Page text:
Let me tell you about snorkels. They’re made of plastic and they cost, hmmmm, maybe $30. The first time you use them they become impregnated with your saliva and sorry, nasal excretions. The mouthpiece probably bears the imprints of your teeth.
So, someone who swims at the Boy Charlton and I would guess that no-one who swims there is short of a buck to buy food, clothes, or even a key to a car, decided to nick my snotty, saliva-drenched, plastic snorkel.
At first, I was absurdly annoyed – read, very very tetchy – until my Friday swim restored sanity and calm. Then I figured why I had over-reacted.
By then, I had been reading two weeks of news reports from the royal commission into banking which had revealed an entitlement and a carelessness towards such notions as taking responsibility, accountability and doing the right thing, that the public – even a public worn down by years of headlines about banking scandals –was finding it hard to believe each day’s headlines.
Are we heading for some kind of massive abandonment of even the most basic ethics? My snorkel for heaven’s sakes. Well, good people have been losing far more, their homes for instance.
“As low as snorkel thieves” may be a good covers-it-all epithet from now on.
IDEAL JOBS 101
The Sydney City Council sent me a letter the other day which was so confounding I rang the council offices the next day to make sure it wasn’t fake, a bit of leg-pulling by a fed-up constituent. No, I was assured, it was serious.
So read the extract below – the bold italics are mine – and see what you think. The letter was dated April 30, 2018.
“The City of Sydney will soon seek expressions of interest from the private sector to transform our properties at 56-76, 82-106 and 110-122 Oxford Street.
“The expression of interest is expected to open mid-2018 and take several months to complete. The planning, consultation and development stages following this are expected to take several years.
“Revitalising these properties…”
I mean, hello?
I wonder how easy it would be to get on the paid staff list for this obviously very lengthy – and proudly so it seems – process.
WHY READING IS SO WONDERFUL
When, last year, I told my colleagues at The Australian Financial Review, I had decided to take redundancy, the first thing everyone asked was: what will you do next? As I had already been working longer than most of them had been alive, what I most wanted to say was: nothing. But that’s not why women buy face cream.
Instead, I told the truth, which is that I had decided I’d get a lot of fun going back to writing and I also had a research project I was keen to get on with.
Here’s the disturbing thing. Since I took that redundancy last December, I have been trying to put down a rebellious and newly discovered bit of me which does indeed want to do nothing – nothing more than lie on a large and comfortable bed and read books for the rest of my life.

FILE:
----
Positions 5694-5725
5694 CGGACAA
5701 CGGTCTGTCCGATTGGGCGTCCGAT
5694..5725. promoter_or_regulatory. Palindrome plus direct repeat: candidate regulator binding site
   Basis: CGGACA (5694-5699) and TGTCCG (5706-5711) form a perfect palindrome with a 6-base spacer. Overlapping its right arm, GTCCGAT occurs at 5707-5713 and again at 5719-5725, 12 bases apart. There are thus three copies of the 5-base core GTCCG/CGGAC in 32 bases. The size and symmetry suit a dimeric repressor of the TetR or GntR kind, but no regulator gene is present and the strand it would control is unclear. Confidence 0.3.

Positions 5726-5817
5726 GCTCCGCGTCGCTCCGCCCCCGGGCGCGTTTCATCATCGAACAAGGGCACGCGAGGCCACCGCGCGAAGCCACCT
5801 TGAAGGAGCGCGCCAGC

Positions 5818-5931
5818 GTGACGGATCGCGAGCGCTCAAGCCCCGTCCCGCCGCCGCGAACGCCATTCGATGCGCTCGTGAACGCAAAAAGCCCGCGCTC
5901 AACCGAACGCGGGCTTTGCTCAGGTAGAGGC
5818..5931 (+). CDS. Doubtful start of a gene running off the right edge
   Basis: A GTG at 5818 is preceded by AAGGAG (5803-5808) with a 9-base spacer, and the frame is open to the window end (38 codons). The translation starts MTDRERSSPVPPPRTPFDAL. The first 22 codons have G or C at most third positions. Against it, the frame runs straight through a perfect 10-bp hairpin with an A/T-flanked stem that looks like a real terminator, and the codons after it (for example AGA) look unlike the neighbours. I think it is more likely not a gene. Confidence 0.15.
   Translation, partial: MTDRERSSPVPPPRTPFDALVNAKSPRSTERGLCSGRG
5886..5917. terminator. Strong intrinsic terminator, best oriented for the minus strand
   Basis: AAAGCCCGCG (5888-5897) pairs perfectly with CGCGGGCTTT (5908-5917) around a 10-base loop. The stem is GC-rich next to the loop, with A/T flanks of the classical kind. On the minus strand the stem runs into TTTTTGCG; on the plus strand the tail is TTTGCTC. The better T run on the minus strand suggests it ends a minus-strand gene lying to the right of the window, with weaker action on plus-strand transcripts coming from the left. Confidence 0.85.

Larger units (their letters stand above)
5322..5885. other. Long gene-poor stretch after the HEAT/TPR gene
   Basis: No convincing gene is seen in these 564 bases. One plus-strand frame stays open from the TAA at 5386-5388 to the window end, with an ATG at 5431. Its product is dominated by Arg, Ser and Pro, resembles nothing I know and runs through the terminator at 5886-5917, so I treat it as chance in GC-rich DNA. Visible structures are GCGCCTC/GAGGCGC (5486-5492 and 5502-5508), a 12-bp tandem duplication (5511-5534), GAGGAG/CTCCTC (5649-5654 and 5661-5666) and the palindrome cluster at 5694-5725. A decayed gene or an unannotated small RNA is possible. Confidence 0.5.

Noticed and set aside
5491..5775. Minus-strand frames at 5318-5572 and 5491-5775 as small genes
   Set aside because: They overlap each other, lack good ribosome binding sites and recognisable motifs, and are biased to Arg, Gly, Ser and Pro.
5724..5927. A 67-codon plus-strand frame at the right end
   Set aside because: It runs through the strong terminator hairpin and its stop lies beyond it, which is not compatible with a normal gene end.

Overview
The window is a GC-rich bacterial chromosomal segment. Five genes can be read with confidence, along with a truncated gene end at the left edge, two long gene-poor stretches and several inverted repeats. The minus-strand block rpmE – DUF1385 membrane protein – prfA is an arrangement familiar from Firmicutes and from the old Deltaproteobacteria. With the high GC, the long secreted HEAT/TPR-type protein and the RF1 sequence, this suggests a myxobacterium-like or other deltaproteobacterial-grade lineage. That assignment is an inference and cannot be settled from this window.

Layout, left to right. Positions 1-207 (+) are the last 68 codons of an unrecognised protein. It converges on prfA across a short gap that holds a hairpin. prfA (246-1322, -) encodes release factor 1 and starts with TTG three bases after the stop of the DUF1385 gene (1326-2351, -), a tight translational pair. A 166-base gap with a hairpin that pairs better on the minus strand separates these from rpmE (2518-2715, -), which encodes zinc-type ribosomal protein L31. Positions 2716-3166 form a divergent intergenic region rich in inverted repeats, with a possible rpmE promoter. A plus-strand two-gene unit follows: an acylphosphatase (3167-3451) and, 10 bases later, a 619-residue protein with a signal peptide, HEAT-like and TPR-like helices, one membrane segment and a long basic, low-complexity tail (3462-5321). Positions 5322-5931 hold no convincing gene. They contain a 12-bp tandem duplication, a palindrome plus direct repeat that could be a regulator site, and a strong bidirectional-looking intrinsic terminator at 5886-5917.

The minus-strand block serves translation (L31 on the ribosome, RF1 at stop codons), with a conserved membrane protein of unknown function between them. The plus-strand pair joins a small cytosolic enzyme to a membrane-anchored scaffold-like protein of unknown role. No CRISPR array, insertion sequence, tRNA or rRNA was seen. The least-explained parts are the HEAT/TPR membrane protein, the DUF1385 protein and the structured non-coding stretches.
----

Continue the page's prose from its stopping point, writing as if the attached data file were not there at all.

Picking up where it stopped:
This rebel got even more encouragement on a recent trip to America which was mostly spent in bookshops (and in California’s brilliantly seductive supermarkets where I was delighted to discover that it is possible to buy not just the kind of civilised takeaway dinner we can only dream of here, but a very passable martini in a can, the perfect accompaniment to reading great American authors).
American bookshops are as hard to resist as martinis and as usual, I ended up having to post my acquisitions back to Australia because they wouldn’t fit in my suitcase.
But one, a paperback, I took on the plane home after buying it at the airport bookshop, and then spent all the trip home waking up my fellow passengers by laughing and snorting out loud.
It’s a collection of short stories, Single, Carefree, Mellow, by Katherine Heiny. The stories are about women in love, having affairs, getting through life, looking after children and husbands.
It was so funny, but in such a surprising way, that I thought that last minute book purchase was worth the entire cost of my trip to the United States.
Here’s a sample.
“David fingered his key ring. ‘You know I had another affair,’ he said. ‘I mean, I told you and you said you never wanted to know the details.’
“’I still don’t,’ Nina said quickly.
“’but I feel like I have to tell you,’ he said. ‘Because it was someone you know.’
“Nina stared at him. ‘Who?’
“He hesitated. ‘Bunny Pringle.’
“Nina kept staring. If he had said Bunny, she would have said Bunny PRINGLE? Even though she was certain neither of them knew any other woman named Bunny. Instead, she could only stare horrified.
“’She …‘ Nina began and stopped. Her brain was not cohesive enough for this conversation. She tried again. ‘She has a double chin.’
“She saw that unexpectedly she had scored a point. David looked ashamed.
“’She collects garden gnomes,’ Nina said. ‘You had an affair with someone who collects garden gnomes.’”
You’ll almost certainly have to go online or to your local library to read it. It was published here but has vanished – though you can order it in.
But blessed be, as they say in The Handmaid’s Tale, Heiny now has a novel out, Standard Deviation. Go and buy it now before it disappears off the shelves and you have to fly into LA International to get a copy.
ORDERS FROM ON HIGH
When you wonder what the people way above your level are doing, and why, you can always watch a Monty Python skit (don’t be put off by the first 25 seconds): https://www.youtube.com/watch?v=Hh_shsRfXqk